Nova Scotia

Girls' participation in soccer way up

With the FIFA Women's World Cup of Soccer set to kick off in Berlin Sunday, a strong Canadian squad could propel soccer to new heights of popularity with Canadian females.
There are about 360,000 female soccer players in Canada. ((CBC))
With the FIFA Women's World Cup of Soccer set to kick off in Berlin Sunday, a strong Canadian squad could propel soccer to new heights of popularity with Canadian females.

In Nova Scotia, girls outnumber boys on the soccer field.

More than 360,000 females play soccer in Canada.

That's second only to the United States and world-champion Germany, according to the Canadian Soccer Association.

Canada's women's national team has done well on the international stage, now number six in the world.

The men's Canadian team is 76th.

Some under-10 Halifax soccer players had some ideas on why the sport is growing exponentially for females.

"Boys like maybe hockey more, so girls would be trying to play soccer while boys would be trying to play hockey," said one young player.

Another put it more bluntly.

"I think girls are more talented with soccer."

FIFA World Cup

Peter Montopoli of the Canadian Soccer Association predicts yet more growth as Canada prepares to host the FIFA Women's World Cup in 2015 — billed as the largest event for women in the world.

"Absolutely our participation rates have increases steadily. Just in the last 15 years our participation increases by 120 per cent," said Montopoli. "So I think following the conclusion here in Germany, a really big ramp up for women's soccer for the next four years here in Canada."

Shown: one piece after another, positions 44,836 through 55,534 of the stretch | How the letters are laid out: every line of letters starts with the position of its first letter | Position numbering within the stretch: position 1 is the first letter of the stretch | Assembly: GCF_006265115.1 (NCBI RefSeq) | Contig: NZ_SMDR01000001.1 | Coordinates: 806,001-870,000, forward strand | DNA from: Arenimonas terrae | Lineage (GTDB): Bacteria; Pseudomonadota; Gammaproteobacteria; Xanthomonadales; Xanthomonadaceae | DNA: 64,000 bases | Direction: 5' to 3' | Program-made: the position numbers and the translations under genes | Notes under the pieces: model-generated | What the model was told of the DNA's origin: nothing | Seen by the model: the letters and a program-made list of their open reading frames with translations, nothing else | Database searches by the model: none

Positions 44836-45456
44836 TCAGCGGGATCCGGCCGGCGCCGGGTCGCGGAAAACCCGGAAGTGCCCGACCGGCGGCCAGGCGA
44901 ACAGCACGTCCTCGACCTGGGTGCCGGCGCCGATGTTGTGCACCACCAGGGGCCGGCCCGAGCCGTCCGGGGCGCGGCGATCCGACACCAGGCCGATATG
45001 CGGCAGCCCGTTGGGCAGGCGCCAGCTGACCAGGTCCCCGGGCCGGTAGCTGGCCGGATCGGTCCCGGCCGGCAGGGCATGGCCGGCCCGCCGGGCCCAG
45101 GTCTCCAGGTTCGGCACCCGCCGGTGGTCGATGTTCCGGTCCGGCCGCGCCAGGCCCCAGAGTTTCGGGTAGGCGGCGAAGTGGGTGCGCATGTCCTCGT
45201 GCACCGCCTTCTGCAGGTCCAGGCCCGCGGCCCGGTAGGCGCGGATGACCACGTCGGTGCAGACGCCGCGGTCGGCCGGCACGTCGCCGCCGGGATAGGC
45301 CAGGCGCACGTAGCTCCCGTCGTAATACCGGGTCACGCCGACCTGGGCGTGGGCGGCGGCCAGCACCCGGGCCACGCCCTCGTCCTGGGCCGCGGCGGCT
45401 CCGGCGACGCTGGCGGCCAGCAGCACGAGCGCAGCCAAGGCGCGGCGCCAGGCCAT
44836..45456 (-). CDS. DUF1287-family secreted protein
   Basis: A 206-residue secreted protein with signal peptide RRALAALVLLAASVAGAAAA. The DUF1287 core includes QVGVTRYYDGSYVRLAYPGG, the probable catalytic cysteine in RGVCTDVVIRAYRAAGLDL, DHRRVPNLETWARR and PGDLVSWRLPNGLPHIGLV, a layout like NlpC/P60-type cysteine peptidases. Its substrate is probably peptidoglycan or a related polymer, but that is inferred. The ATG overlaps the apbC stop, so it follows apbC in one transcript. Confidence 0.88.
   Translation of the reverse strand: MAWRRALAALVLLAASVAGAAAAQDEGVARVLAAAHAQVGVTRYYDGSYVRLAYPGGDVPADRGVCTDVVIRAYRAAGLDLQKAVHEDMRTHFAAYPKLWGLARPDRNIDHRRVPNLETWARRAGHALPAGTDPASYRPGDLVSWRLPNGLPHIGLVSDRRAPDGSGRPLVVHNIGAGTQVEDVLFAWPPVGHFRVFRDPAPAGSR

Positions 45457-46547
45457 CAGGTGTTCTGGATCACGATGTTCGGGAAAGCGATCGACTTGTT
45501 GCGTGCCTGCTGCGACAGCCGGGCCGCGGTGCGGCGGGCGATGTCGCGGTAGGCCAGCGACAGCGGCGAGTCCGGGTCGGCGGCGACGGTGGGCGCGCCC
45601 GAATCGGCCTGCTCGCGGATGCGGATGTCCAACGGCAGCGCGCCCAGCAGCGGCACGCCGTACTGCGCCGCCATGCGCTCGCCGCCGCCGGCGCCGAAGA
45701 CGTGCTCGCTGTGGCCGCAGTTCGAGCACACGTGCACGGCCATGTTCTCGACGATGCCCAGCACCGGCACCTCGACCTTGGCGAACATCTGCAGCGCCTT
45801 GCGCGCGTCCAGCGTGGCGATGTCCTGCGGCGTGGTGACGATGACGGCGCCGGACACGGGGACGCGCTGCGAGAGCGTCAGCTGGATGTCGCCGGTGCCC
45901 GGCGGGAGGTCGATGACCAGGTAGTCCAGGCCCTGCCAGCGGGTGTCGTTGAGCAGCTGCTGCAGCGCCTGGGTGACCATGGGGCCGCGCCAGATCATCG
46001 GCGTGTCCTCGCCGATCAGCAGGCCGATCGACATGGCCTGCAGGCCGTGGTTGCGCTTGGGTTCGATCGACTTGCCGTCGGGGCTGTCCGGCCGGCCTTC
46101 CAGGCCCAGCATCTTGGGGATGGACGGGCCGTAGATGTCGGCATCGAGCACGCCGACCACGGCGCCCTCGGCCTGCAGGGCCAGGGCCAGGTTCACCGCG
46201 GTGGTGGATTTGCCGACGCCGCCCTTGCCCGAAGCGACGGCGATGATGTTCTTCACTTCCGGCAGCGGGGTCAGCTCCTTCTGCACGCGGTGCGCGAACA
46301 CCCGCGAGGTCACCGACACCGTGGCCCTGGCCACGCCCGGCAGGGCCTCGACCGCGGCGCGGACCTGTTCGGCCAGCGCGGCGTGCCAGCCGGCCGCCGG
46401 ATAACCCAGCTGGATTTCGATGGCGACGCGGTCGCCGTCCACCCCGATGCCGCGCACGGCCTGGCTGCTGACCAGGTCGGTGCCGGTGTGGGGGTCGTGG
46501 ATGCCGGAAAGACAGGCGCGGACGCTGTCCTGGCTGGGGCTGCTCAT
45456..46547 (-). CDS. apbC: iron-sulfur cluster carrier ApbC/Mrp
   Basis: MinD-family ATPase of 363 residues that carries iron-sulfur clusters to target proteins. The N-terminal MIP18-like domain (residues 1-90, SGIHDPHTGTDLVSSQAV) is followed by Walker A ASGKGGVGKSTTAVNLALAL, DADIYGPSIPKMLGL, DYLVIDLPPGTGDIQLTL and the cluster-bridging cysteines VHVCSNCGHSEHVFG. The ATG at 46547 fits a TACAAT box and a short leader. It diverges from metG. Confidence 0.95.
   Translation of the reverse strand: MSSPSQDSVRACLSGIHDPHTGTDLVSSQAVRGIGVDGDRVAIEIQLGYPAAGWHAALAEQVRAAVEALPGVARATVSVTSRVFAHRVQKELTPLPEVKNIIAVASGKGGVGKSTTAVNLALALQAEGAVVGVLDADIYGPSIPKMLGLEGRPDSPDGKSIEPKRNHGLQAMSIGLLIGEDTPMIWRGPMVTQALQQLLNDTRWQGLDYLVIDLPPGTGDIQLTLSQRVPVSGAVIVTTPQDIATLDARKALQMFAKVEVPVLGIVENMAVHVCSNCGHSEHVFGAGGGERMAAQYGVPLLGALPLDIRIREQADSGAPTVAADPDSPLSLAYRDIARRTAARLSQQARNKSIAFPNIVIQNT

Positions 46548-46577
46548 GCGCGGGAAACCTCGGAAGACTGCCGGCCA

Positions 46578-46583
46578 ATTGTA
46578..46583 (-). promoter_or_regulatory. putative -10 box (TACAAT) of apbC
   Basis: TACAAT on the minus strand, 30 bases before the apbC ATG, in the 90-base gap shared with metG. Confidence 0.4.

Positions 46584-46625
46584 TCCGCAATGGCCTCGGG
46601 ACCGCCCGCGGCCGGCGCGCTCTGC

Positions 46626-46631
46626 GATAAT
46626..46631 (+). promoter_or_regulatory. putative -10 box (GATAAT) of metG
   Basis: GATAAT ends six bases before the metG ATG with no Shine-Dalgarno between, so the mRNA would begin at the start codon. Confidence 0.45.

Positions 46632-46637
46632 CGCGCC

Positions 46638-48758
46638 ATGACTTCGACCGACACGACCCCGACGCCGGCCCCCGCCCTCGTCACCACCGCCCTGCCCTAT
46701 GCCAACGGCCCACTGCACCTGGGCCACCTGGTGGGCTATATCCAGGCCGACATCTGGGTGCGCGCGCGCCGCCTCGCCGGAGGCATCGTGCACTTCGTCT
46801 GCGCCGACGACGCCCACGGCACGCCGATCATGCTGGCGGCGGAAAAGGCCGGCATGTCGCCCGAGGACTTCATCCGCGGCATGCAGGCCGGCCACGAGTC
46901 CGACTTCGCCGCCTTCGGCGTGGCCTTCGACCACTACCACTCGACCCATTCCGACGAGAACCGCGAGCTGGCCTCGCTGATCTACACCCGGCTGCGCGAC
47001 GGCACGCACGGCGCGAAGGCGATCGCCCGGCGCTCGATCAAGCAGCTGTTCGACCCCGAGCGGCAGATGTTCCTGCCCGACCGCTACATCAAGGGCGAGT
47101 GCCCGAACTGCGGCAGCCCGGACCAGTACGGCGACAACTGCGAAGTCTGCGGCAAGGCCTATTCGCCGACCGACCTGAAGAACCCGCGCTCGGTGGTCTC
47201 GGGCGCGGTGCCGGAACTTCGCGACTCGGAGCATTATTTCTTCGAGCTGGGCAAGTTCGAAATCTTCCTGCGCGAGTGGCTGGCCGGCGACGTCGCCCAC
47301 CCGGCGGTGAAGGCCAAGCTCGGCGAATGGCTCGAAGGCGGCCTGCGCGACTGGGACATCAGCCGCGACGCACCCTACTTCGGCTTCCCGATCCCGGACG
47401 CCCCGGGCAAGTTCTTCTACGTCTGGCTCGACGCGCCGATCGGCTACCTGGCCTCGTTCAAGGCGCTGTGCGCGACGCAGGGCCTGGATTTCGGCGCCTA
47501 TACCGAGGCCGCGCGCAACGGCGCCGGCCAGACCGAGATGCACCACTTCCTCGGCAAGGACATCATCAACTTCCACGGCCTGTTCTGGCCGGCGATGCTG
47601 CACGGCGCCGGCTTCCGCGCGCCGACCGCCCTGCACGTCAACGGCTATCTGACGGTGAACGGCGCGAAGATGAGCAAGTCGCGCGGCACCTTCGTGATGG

Wendy Donaldson, a former university and international player, coaches elite players at a private soccer school in Halifax.

"So just watching a company like this grow you can sort of see people are thriving, they want the opportunity to get extra training. Some of the girls — they beg for more."

Donaldson said for her players, watching the World Cup will be mandatory.

"It's so important for them to watch the game. Because you get to see a different vantage point. You get to see people playing. And you get to connect with a player that is similar to you. You can't always get that."

Donaldson said she'll even be testing her players to make sure they're watching.

These under-10 soccer players in Halifax have no doubt Team Canada will win the FIFA World Cup in Berlin. ((CBC))
"Especially for the females here, we will be sending them the schedules and the updates and we'll be asking them questions and if they don't know they answers they'll be sprinting and doing pushups," said Donaldson.

In 2015, they'll have a front row seat when Halifax plans to help Canada host the FIFA Women's World Cup.

But for now, they hope for a Team Canada win this year, and maybe even a spot on the national team themselves some day.

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